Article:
Inner Dialogue

Charles Fernyhough, The Voices Within: The History and Science of How We Talk to Ourselves (Profile Books / Wellcome Collection, 2016)

I’ve enjoyed Charles’s work for a long time: his book on memory, Pieces of Light, proved very interesting as I thought about my own most recent book (see the boasting here; the paranoia mentioned there is still rampant). I think The Voices Within is a triumph. It ranges from sharp-edged clinical issues (people who hear voices that are distracting, disturbing, or destructive) to adventurous thinking about the role of inner voices in human psychology. Furthermore, Charles is a novelist himself, and his scientific explorations are often thoughtfully informed by his reading and writing of fiction. In one of his guises he is the Principal Investigator on a project about ‘Hearing the Voice’, based at Durham. This is well-worth checking out here.
I’m not going to attempt a full review, but I’ll pick out some key things that have stayed with me.

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When we think about ‘voices in the head’, we might have a negative image and see it as a facet of mental illness, or as a mental illness in itself. However, when these voices are put on a continuum with a whole range of inward conversations (right… what shall I do next? …), then we begin to see how these things are mild or severe distortions of something familiar to most people.

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Certain historical examples (Julian or Norwich, Margery Kempe, Joan of Arc) proved very suggestive. In all these cases God’s voice is treated as a voice in the head, but that is not simply to debunk the historical claims nor to deny their interest and value. It’s not only the idea of the inner God-voice that proved suggestive. The first two at least are great writers, and Fernyhough has a lot to say about writers of fiction and their inner voices. There are many fascinating anecdotal insights into the ways in which characters, for example, are voices in the author’s head, apparently capable of their own volition at times.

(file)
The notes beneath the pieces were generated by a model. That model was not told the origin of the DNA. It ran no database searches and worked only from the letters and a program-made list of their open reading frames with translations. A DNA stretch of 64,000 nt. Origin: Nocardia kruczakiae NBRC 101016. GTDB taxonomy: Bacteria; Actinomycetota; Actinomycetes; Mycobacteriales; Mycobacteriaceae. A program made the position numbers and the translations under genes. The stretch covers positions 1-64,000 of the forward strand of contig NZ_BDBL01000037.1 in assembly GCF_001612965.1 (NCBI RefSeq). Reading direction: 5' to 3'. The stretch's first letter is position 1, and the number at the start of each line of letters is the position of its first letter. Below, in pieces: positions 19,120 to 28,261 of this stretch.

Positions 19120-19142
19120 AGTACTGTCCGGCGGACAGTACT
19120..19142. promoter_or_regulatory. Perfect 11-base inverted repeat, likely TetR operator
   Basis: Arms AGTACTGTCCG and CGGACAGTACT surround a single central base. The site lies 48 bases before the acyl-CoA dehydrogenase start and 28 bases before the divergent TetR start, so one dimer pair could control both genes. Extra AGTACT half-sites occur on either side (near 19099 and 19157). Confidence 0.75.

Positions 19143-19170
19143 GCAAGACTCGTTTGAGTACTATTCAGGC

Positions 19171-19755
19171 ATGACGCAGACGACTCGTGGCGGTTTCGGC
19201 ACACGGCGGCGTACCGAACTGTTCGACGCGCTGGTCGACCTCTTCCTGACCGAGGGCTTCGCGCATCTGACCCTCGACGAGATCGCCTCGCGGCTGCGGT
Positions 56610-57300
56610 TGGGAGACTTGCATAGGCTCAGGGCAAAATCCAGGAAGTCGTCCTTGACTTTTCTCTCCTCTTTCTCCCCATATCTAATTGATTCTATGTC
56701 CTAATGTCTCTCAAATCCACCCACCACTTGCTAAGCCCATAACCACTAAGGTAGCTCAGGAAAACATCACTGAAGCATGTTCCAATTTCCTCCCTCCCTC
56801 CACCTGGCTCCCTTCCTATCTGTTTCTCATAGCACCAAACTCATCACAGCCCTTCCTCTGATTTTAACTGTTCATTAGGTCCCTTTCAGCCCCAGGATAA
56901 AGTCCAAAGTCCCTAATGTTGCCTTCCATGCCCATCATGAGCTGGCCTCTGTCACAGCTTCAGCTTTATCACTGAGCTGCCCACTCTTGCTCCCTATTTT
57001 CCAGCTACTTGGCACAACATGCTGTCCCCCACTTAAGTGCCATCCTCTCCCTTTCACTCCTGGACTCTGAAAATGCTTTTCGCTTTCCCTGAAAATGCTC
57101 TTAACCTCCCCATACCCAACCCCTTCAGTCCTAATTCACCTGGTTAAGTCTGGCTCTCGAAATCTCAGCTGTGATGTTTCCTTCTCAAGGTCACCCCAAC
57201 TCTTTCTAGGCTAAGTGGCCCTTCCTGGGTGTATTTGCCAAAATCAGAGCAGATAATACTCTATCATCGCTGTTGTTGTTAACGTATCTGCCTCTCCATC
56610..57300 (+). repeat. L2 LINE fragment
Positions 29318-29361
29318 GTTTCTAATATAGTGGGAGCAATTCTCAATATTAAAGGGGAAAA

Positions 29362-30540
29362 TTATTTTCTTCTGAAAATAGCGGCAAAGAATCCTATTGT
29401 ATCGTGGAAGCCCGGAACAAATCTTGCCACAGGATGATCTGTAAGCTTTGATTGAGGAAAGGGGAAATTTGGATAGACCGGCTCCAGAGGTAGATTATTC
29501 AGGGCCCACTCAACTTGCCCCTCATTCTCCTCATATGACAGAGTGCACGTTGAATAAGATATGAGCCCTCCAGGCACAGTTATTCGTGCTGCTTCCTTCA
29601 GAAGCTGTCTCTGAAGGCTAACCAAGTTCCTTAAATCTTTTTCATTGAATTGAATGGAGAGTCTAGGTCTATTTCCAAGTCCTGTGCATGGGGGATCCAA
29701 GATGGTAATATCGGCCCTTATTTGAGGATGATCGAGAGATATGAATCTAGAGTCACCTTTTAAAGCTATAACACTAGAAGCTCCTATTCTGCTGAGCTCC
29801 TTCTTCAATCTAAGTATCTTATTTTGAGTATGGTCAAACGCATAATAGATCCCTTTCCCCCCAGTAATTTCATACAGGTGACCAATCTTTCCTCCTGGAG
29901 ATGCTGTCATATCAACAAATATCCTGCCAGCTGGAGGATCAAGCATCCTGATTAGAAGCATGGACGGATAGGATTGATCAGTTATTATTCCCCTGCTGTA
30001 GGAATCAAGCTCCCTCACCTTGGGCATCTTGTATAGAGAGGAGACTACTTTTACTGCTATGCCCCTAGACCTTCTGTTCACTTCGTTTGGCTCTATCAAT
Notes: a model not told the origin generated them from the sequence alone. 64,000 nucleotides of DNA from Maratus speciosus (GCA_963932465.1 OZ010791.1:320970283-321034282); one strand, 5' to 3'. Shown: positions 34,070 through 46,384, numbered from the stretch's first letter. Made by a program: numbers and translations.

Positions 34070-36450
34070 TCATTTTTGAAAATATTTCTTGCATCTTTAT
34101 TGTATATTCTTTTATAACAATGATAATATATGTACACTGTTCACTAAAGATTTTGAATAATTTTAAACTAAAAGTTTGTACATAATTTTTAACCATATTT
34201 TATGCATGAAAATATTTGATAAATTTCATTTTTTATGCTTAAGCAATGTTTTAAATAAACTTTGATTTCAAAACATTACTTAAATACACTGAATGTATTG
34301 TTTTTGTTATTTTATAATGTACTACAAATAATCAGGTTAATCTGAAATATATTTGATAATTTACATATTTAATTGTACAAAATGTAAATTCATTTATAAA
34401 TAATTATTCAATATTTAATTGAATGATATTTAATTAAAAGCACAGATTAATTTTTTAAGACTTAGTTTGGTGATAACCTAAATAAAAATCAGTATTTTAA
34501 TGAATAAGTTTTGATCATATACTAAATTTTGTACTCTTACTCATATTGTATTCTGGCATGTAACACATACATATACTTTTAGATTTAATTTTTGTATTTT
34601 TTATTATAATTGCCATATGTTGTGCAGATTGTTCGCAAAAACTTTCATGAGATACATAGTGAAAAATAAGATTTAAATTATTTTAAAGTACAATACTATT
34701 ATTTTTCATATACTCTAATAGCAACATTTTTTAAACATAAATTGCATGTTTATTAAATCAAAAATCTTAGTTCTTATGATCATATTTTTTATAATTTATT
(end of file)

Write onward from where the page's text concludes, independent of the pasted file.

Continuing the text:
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Theory of mind (the ability to construct an idea of what others are thinking) and inner speech appear to be linked. The same brain regions appear to be active in both. In some way or other, other people are voices in our heads; the voices in our heads are other people.

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It seems that inner speech may be faster than normal speech. Fernyhough includes fascinating descriptions from those whose inner voices seems compressed, hyper-efficient in saying what they have to say. Their speeches occupy small amounts of time. I found this fascinating. It corroborates things I thought when writing my book Shakespeare, Rhetoric and Cognition: that a soliloquy, for example, a kind of inner speech, can occupy any amount of time from an instant to a protracted number of hours, but that typically it might be thought of, in relation to the stage action, as compressed. Theatre and inner speech are odd and yet entirely obvious bedfellows.

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One central thing is, I’d say, the big idea of the book, ‘dialogic thinking’, which is verging on a theory of cognition as a whole (more or less). From his discussions of the pervasiveness of inner speech, Fernyhough forms a theory of ‘dialogic’ thinking. This comes from different theoretical directions. He turns often to the early 20th century work of Lev Vygotsky, who saw social interaction as the key to cognitive development. He also turns to Mikhail Bakhtin, whose work on literature and culture emphasises dialogue as a fundamental property. Fernyhough sees internal dialogue (self-testing, self-checking, orientation between perspectives) as, quite possibly, central to many of our mental operations: ‘a solitary mind is actually a chorus’.

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This book is rewarding in so many ways, but very much so for the aspirations of this blog. Literature knows things too here.

E-mail me at rtrl100[at]cam.ac.uk

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